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The Need for GVaP Few would argue about the importance of water vapor to the weather and climate on Earth. By modulating the transfer of radiation in and through the atmosphere, water vapor strongly influences the overall energy balance of the planet. The release of latent heat, which accompanies the condensation of water vapor, provides much of the energy driving storms and the atmosphere's general circulation. The presence of water vapor in the atmosphere influences evaporation from the surface, thereby affecting land temperatures and groundwater storage. Moreover, because of its great mobility and brief residence time, water vapor is a central component of the global hydrological cycle. How this cycle may change globally and regionally in the future is a major issue for climate science and society. Because water vapor is vital for Earth's energy and water cycles, it must be monitored in time and space if we are to explain and predict behavior of the climate system. in particular, to properly appraise the response of the climate system to external forcing, the atmospheric transport and cycling/recycling of water vapor must be well understood and modeled. If water vapor transport is to be accurately estimated, then water vapor concentrations and wind velocities are required at sufficient accuracy and resolution to account for the atmosphere's often-distinct vertical gradients of water vapor and wind. Furthermore, in regions like the upper troposphere and stratosphere, where water vapor concentrations can be less than tens of parts per million, water vapor has significant radiative and chemical effects that need to be pro- perly quantified and modeled to address questions about anthropogenic and natural global change, including the feedback of water vapor on changes in radiative forcing. Unfortunately, measuring water vapor sufficiently well to properly understand the processes responsible for its variability has proven disappointingly elusive. This situation results in part because water vapor is not dynamically constrained, and its high spatial variability makes adequate sampling difficult. Problems associated with the various water vapor measurement technologies also have hindered 8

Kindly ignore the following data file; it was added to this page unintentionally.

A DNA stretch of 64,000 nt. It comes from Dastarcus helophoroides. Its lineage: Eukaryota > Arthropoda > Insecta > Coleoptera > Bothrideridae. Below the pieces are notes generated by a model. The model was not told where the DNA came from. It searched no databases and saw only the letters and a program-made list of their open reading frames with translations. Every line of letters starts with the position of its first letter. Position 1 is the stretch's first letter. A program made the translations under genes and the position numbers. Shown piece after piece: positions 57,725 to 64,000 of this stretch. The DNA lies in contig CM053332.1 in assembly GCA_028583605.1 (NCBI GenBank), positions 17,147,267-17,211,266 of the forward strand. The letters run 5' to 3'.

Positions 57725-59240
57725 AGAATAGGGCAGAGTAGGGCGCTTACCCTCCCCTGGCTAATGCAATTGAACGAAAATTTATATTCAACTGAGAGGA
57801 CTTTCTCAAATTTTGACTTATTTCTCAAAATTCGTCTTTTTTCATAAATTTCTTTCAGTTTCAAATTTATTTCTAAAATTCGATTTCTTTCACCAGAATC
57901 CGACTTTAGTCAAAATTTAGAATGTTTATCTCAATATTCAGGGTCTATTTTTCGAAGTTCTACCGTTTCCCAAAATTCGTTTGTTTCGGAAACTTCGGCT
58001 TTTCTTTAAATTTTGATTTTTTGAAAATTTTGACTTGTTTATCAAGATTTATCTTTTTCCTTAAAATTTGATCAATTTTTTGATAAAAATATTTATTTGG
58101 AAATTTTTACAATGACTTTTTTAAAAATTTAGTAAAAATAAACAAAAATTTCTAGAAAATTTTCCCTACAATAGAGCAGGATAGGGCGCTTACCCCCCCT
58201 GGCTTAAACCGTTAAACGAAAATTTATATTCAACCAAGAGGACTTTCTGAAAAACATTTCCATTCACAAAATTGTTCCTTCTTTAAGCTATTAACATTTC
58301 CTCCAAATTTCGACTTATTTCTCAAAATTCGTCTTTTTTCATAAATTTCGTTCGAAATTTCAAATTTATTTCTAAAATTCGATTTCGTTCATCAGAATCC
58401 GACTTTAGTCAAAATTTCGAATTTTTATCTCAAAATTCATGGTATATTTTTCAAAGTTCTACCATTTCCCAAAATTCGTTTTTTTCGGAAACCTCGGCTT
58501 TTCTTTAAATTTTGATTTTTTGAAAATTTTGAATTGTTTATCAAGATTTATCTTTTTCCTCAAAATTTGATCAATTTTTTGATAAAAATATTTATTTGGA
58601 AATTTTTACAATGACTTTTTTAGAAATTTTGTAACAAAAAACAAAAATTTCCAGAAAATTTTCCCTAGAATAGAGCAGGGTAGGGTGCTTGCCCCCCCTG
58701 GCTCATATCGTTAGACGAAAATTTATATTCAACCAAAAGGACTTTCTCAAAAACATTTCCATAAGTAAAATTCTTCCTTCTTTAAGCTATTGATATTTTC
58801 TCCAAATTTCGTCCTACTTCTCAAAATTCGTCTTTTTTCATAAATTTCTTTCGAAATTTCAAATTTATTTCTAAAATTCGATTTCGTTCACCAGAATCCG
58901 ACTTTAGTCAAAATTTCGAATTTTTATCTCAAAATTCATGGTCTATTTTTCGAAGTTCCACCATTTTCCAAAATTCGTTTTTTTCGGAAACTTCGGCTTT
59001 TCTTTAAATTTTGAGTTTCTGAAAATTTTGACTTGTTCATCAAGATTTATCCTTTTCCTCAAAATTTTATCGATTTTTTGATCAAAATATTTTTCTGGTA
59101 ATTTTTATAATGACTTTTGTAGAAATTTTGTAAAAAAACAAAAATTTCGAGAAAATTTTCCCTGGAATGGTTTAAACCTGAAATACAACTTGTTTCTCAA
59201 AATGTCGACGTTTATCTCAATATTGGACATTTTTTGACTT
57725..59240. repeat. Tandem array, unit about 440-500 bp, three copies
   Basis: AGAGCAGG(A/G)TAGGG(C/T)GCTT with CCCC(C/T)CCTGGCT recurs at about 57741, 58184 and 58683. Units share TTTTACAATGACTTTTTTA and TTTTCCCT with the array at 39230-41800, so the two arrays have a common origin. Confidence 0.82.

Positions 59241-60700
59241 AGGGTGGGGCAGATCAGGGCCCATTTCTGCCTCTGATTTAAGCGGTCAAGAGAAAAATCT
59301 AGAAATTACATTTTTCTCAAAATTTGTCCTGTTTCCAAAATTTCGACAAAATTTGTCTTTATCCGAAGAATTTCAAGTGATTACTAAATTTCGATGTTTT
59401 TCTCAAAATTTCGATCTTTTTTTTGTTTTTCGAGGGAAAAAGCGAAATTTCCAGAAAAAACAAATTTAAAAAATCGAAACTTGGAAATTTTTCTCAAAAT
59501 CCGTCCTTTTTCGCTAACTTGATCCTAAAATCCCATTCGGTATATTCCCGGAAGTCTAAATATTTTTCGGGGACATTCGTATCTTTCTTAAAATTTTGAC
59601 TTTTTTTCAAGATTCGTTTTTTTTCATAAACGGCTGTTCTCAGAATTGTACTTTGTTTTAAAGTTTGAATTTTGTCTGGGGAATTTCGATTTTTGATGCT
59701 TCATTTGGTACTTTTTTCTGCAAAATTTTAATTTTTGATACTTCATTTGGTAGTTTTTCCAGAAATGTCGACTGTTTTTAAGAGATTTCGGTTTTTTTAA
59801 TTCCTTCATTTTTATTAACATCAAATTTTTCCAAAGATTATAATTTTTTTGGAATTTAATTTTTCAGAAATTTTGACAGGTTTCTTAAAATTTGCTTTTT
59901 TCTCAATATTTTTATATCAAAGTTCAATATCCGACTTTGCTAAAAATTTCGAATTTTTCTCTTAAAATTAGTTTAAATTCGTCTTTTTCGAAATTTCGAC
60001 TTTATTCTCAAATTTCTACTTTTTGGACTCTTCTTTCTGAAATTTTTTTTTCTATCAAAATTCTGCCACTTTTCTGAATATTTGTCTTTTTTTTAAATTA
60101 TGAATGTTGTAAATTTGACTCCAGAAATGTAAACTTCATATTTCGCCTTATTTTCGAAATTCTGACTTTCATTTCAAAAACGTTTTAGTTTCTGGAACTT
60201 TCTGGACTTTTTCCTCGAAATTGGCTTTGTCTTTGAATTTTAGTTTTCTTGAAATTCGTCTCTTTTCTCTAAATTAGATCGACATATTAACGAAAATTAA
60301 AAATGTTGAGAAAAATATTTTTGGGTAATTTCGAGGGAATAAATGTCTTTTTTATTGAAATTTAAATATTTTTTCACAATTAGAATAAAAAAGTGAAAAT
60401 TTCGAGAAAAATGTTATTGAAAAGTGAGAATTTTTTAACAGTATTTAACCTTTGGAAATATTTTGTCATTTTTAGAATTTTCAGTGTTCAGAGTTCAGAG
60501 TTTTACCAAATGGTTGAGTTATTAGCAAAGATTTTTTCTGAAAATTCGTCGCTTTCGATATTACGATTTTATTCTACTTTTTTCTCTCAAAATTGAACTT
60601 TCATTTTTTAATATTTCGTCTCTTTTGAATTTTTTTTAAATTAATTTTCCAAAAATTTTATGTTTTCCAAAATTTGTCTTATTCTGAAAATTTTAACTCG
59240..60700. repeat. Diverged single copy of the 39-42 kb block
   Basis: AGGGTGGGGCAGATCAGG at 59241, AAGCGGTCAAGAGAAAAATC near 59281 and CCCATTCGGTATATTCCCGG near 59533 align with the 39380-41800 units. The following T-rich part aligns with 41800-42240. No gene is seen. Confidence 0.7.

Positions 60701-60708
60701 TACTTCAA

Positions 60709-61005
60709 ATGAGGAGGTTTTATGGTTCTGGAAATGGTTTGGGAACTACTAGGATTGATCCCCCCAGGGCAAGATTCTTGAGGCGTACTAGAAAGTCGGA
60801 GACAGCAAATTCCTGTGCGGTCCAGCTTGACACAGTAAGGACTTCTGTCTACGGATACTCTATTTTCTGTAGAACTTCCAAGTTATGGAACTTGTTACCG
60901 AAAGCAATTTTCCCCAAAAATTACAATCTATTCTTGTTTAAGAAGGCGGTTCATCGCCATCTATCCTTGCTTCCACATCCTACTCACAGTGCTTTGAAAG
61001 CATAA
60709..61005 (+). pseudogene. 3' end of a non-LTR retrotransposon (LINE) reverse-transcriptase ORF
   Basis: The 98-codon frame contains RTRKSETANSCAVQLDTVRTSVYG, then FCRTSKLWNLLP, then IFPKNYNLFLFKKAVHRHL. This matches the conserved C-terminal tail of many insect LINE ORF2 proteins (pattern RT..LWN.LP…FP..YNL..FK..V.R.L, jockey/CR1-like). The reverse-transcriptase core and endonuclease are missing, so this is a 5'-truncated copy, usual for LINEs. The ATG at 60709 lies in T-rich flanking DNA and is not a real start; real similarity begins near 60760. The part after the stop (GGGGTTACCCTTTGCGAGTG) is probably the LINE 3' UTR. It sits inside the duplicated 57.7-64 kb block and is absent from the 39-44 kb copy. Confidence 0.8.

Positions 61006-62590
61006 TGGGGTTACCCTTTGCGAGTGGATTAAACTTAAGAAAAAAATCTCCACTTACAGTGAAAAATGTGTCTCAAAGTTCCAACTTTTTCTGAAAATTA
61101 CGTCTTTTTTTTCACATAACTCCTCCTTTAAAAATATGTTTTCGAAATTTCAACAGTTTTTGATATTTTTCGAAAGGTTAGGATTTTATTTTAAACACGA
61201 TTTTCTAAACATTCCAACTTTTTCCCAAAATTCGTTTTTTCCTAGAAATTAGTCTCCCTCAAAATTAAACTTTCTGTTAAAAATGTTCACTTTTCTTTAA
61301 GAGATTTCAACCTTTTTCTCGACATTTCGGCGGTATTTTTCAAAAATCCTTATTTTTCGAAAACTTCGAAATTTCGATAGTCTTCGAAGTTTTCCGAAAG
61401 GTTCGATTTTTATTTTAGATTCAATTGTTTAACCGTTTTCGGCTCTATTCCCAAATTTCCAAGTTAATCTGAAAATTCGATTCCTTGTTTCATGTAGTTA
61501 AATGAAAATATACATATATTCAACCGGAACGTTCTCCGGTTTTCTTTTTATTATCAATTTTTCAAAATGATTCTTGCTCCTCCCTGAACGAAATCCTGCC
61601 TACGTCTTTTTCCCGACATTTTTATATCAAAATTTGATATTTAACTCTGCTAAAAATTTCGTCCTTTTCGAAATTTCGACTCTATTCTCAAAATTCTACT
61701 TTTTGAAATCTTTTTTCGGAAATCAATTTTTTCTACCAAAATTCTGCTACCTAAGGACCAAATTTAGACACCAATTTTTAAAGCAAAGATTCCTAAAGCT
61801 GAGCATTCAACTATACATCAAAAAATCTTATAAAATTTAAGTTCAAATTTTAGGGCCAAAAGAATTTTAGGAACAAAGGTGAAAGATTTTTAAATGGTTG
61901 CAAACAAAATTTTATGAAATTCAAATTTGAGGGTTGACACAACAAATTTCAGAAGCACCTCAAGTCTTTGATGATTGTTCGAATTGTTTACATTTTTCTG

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progress. Standard humidity sensors carried by radiosondes have complex error characteristics up through the mid-troposphere, and their performance is severely diminished at higher levels. Furthermore, the network of radiosonde stations is strongly biased to locations on land, and the number of radiosonde stations has declined in the past few decades. Satellite measurements provide global coverage, but their vertical resolution in the lower troposphere, where water vapor is most abundant, is poor compared with that of radiosondes or other ground- based systems. Long-term water vapor monitoring with satellites can also be problematic due to several factors such as gradual changes in instrument sensitivity and local crossing time, abrupt changes resulting from satellite replacements, and short or intermittent system lifetimes. As a consequence of such difficulties, the research community relies heavily on global analyses of water vapor produced by operational weather centers or similar institutions. All such analyses, however, are model- and/or methodology-dependent and therefore differ notably from each other. While these analyses produce multi- layered output, the accuracy of these data is constrained by the vertical resolution of the inputs of observational data. For instance, in the absence of reliable water vapor measurements in the upper troposphere, operational analyses of this quantity are questionable in this region. Also, in the absence of observed humidity profiles over data sparse regions (e.g., oceans), the vertical detail of model-based analyses tends to exceed the degrees of freedom allowed by satellite observations. Given this state of affairs, the GEWEX Pane! feels that it is appropriate and timely for the international climate research community, acting through GEWEX, to focus a project around water vapor. GVaP may not be able to rectify or overcome some of the important deficiencies in current water vapor measurements (e.g., low vertical resolution from space-based sensors). However, GVaP can and should contribute to developing an improved observing capability by conducting a more detailed and quantitative assessment of the limitations of the current measurements and the potential for new experimental measurement systems that have not yet been fully exploited (e.g., microwave sounders Lincluding the Microwave Limb Sounder], radio occultation, and infrared spectrometers). Careful and coordinated analyses of all of these measurements will be needed to discover how far we can progress in obtaining the information about water vapor required to answer the main research questions. The 9